You know how you feel an unexplained change in energy when you cross a state line or a huge body of water? I felt that leaving Ohio and crossing into Indiana. Some of that was because of its own familiarity (I’ve been based out of Chicago for the last several years and have driven some of these sections before), but I truly think there’s a shift in how the Lincoln Highway’s route changes. I’m grouping Indiana and Suburban Chicago (aka “Chicagoland”) together, not because filling out a blog post, but because the route in this point has its own “feel”, and once you get outside of Chicagoland, the feel changes again.
Once you get outside of Fort Wayne, there are two completely different routes that you can take through the the state of Indiana. Both routes are recognized by the Lincoln Highway Association, and each has their own charm. I took the 1913 route since this is the Centennial of the road mostly, but did drive parts of the final road alignment from the late 20’s. I will be honest, the signage along either route is not great, and I often got lost driving around these parts. The route recently acquired a “National Byway” status, and I hope that the signage in these parts does change quickly. In the meantime, there are turn-by-turn guides you can see on the Indiana Chapter’s website, and I strongly recommend using them. The route becomes one unified route in Valparasio, and then it mostly follows US 30 until the border. Once you cross into Illinois, the signage becomes much better for the route, and you can easily drive the Lincoln without additional help. There’s some major old roads that intersect with the Lincoln Highway of note, and those are the Dixie Highway and Route 66. There’s some neat things at these intersections, which you will see in the Photo Gallery below.
I did three performances in Indiana and in Chicagoland, and each one went very well. My performance at The Music Village in South Bend was probably the most memorable one. This organization is “a community musical arts alliance, that celebrates music and cultural expressions rooted in the traditions of diverse local and global communities in the heart of downtown South Bend, Indiana. This is a place where young and old, beginners and advanced players, and people from various cultures and traditions come together to create music, experience dance and learn from each other.” I really had a wonderful time performing there , and would love to perform there again. If you live in the area, I would definitely check out what they have to offer.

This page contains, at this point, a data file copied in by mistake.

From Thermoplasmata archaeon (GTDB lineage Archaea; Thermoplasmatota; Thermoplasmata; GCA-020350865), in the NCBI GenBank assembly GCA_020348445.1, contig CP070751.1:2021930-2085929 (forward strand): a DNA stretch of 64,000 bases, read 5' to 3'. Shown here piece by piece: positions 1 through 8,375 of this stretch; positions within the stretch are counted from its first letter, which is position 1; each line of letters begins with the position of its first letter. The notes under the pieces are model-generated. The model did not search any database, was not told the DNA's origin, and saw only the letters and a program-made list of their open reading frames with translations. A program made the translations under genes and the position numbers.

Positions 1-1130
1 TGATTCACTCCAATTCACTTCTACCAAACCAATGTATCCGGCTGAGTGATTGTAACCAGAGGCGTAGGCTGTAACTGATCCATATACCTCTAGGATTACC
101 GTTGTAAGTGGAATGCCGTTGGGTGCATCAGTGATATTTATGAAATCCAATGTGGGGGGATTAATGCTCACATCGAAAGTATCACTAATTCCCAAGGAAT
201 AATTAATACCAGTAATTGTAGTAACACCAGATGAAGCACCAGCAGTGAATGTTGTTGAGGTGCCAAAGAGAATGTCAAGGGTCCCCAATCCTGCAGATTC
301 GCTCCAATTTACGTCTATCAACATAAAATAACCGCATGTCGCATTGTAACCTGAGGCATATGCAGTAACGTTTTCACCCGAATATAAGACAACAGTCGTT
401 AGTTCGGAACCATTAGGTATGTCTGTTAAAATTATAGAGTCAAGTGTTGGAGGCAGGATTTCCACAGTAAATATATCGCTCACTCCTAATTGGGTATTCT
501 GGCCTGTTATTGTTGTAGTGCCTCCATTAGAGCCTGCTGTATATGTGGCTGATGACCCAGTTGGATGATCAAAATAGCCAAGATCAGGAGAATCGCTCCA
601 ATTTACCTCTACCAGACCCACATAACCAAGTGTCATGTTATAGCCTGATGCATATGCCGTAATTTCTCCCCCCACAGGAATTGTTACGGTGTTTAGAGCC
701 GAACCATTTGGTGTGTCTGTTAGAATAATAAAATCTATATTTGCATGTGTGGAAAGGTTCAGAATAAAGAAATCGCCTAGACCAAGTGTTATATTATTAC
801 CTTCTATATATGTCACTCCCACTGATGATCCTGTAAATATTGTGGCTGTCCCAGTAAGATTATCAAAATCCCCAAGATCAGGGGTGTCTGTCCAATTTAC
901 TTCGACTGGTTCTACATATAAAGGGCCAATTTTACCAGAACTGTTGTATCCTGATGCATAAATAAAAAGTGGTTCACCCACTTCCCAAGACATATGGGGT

And now what you’ve all been waiting for, here’s a few pictures from this stretch of the road I thought I’d share with you. I’ll be talking about the rest of Illinois in my next post. Enjoy!
Jennifer Sopko says
1) It is really cool to see all the variations of the Lincoln Highway through your pictures, from the (various colors of) brick, gravel and paved highway to the two-lane and four-land stretches. It’s funny now, like you note, what was considered the “Ideal Section” back in the early 20th century is now pretty much a standard throughout the country.
2) I’m also fascinated by the different signage from state to state and within states. I think we’ve talked about route markers before and how some states are better and more consistent at marking than others.
3) I love all the neat little facts such as the camping shelters that you mention – I had no idea about that aspect of the LH’s history. But that makes total sense because how else would cross-country travelers spend the night back in those days? It makes me think of my mom and her family who used to camp out on the beach every year when going on vacation in Ocean City and Myrtle Beach. We kids were spoiled staying in a motel!
4) Route 66 and the LH are the same road for a brief stretch?! *mindisblown*
5) Admittedly I don’t know a lot about the Dixie Highway (Route 66 to some degree too) – I am intrigued!
Wow, those are some awesome thoughts Jennifer, thanks!! When I think about what pieces of information people might want to know, I really try make sure it’s interesting but not overwhelming. There’s been so many changes and cool things along the route, it can be hard to keep track of it all.
When the highway came through, the hotels couldn’t keep up and usually they ran out of rooms quickly in most places. People started camping on the outskirts of towns because some people didn’t want those “vagrants” camping in town. These camping shelters were a way to direct this traffic so they wouldn’t camp all along the route, they could camp in a section instead. The Lincoln Motor Court in PA was originally a campground, and then it turned into the Motor Court that you see preserved today.
It is pretty cool to see the multiple routes together in Illinois! Carl Fisher helped start the Lincoln first, and then he helped spearhead the Dixie Highway a couple years later. It’s interesting to note that from Chicago to Miami is roughly 1500 miles, but when you combine all of the feeders and auxiliary roads, there is over 5,000 miles of Dixie Highway! Crazy isn’t it?
Look for more to come-I’m going to try and post something every day while the wifi is good to get caught up. :-)